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Posted by Dr. Alison McAllister on Tuesday, 31 October 2017

Cortisol Patterns For Graveyard (Shift) Workers


If you come by ZRT on Halloween you’re likely to be greeted by a witch, vampire, zombie or other nightcrawler. We take our decorations and dressing up seriously around here, and finding people in costume processing your labs or taking your calls is par for the course.

Laughing aside (and let me tell you, some costumes are hilarious) those who live their lives by night – on the graveyard shift – can really struggle.

Two primary challenges for people who work at night are energy and fatigue. This is largely due to the pineal gland and its interaction with light that triggers and enforces our body’s pre-programmed circadian rhythm – which produces high cortisol in the morning and then drops throughout the day until the lowest value at night. For those who work graveyard shift that normal circadian rhythm must be re-established, and for many people it doesn’t happen.

Here are a few tips that we’ve collected to help patients who are denizens of the dark:

Better to embrace the night than go back-and-forth

Workers who can fully switch to being up at night tend to do better in flipping their cortisol circadian patterns than those who go back-and-forth. We know that wake-up  and bedtimes do better with consistency, so it's not surprising that keeping those constant – even if flipped – is better for our brains and cortisol levels.

Support nocturnal patterns        

The trick to helping patients who are graveyard shift workers is to support them on the daily rhythm they are in.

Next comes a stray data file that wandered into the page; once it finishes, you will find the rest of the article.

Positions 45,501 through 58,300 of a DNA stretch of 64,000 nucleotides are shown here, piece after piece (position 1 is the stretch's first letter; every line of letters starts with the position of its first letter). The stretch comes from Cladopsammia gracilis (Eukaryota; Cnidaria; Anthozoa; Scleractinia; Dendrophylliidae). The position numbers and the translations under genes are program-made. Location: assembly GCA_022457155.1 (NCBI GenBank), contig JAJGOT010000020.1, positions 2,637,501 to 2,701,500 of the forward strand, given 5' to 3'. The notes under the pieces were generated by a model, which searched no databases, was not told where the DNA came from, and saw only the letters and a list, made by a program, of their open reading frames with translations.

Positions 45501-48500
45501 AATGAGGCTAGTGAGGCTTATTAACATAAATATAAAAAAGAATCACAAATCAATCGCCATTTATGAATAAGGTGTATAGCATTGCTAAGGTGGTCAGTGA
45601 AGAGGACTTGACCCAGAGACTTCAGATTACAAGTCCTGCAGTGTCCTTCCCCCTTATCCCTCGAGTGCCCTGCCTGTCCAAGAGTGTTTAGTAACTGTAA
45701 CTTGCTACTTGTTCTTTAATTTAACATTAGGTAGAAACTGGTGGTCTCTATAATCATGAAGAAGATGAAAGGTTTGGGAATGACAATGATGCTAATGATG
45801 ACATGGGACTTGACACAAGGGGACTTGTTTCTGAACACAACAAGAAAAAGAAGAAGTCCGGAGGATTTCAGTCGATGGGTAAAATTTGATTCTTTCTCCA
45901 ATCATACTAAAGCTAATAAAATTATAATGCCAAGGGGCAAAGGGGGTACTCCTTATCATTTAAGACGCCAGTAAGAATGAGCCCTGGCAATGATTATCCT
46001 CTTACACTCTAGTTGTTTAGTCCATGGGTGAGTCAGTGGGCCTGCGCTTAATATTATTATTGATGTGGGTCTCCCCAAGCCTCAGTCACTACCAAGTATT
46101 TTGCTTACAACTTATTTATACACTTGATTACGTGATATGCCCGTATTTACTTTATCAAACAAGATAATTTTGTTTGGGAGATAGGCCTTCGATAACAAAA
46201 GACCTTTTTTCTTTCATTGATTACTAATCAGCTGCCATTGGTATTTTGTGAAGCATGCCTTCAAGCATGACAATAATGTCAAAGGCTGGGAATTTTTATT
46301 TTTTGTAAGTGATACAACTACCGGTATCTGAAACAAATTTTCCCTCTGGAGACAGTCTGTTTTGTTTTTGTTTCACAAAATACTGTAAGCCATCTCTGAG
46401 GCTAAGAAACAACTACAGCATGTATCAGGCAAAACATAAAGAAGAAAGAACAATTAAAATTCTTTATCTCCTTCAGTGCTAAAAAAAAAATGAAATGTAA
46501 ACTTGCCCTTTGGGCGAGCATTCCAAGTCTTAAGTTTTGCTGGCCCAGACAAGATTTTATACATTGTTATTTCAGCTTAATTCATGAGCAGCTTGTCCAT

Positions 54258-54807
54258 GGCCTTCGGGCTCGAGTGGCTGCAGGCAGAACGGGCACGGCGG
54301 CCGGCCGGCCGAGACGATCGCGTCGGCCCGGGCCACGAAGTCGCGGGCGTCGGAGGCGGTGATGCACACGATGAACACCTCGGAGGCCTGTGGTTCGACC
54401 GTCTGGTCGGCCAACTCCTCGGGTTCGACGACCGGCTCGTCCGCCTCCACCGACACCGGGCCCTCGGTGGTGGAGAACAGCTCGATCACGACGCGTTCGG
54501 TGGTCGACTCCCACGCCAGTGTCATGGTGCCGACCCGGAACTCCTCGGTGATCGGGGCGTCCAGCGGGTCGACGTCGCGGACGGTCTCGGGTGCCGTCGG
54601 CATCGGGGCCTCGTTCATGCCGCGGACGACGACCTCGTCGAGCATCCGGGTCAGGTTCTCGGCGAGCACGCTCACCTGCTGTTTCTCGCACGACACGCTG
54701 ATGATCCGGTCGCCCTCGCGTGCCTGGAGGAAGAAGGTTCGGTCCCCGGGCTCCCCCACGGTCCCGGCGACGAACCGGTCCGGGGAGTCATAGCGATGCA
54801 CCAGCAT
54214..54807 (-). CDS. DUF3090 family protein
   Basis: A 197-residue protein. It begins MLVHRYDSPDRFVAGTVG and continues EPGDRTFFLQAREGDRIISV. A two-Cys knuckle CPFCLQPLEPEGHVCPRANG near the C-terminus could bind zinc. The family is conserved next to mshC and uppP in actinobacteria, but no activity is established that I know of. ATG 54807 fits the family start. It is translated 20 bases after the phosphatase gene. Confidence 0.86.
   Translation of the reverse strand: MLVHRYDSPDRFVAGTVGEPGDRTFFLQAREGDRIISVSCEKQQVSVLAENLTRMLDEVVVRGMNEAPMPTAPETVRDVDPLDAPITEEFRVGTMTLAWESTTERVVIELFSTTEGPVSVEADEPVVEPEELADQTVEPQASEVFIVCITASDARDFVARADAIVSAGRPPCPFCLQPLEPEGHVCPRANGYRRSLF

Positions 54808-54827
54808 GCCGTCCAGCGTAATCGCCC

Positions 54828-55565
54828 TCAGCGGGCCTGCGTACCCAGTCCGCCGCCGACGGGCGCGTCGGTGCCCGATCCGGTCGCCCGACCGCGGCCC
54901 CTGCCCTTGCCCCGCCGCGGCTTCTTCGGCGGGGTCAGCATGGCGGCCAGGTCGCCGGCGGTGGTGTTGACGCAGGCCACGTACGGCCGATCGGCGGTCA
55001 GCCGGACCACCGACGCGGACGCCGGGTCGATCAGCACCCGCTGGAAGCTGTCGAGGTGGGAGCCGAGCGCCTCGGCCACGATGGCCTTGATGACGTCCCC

Cortisol that is lower than optimal upon awakening and, yet, is too high at bedtime is a common pattern in individuals working nights. This often leads to fatigue during working hours and then struggling to fall asleep and stay asleep during resting hours.

The trick to helping patients in this situation is to support them on the daily rhythm they are in. This may mean that they are doing adrenal stimulant therapies at 8pm to help wake up and again at midnight, and then taking phosphatidylserine or magnolia prior to bedtime to slow down.

Observe the dark (and light)

Because melatonin production is essentially turned off by light, it makes sense that morning light helps wake us up. Likewise, when light – especially blue light – hits our eyes at night, we get more stimulated. So, using a seasonal affective disorder (SAD) light upon awakening can really help someone who has to work nights. If they can also use full spectrum lights during the day at their work or encourage the company to change their florescent bulbs to full spectrum lights, it can also make a difference in being alert throughout the day. 

In opposition, around bedtime you should use dim lights, turn on your phone’s night screen, and decrease any phone, computer, tablet and TV usage to start to increase the melatonin production. Black-out curtains, ear plugs and sound proofing are all great tools. Taking melatonin at the time of desired sleep can also help the circadian switch.

Working graveyard shift can be hard, and studies have shown it is also not good for our health. Part of this is because people often live half-way between worlds when it comes to cortisol production. However, there is a series of simple measures we can take as health care providers to help our night-dwelling patients have better energy, less fatigue, better quality sleep, and improved work and social outcomes.

Happy Halloween! Don’t stay up all night.

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Tagged in: Adrenal / Cortisol Sleep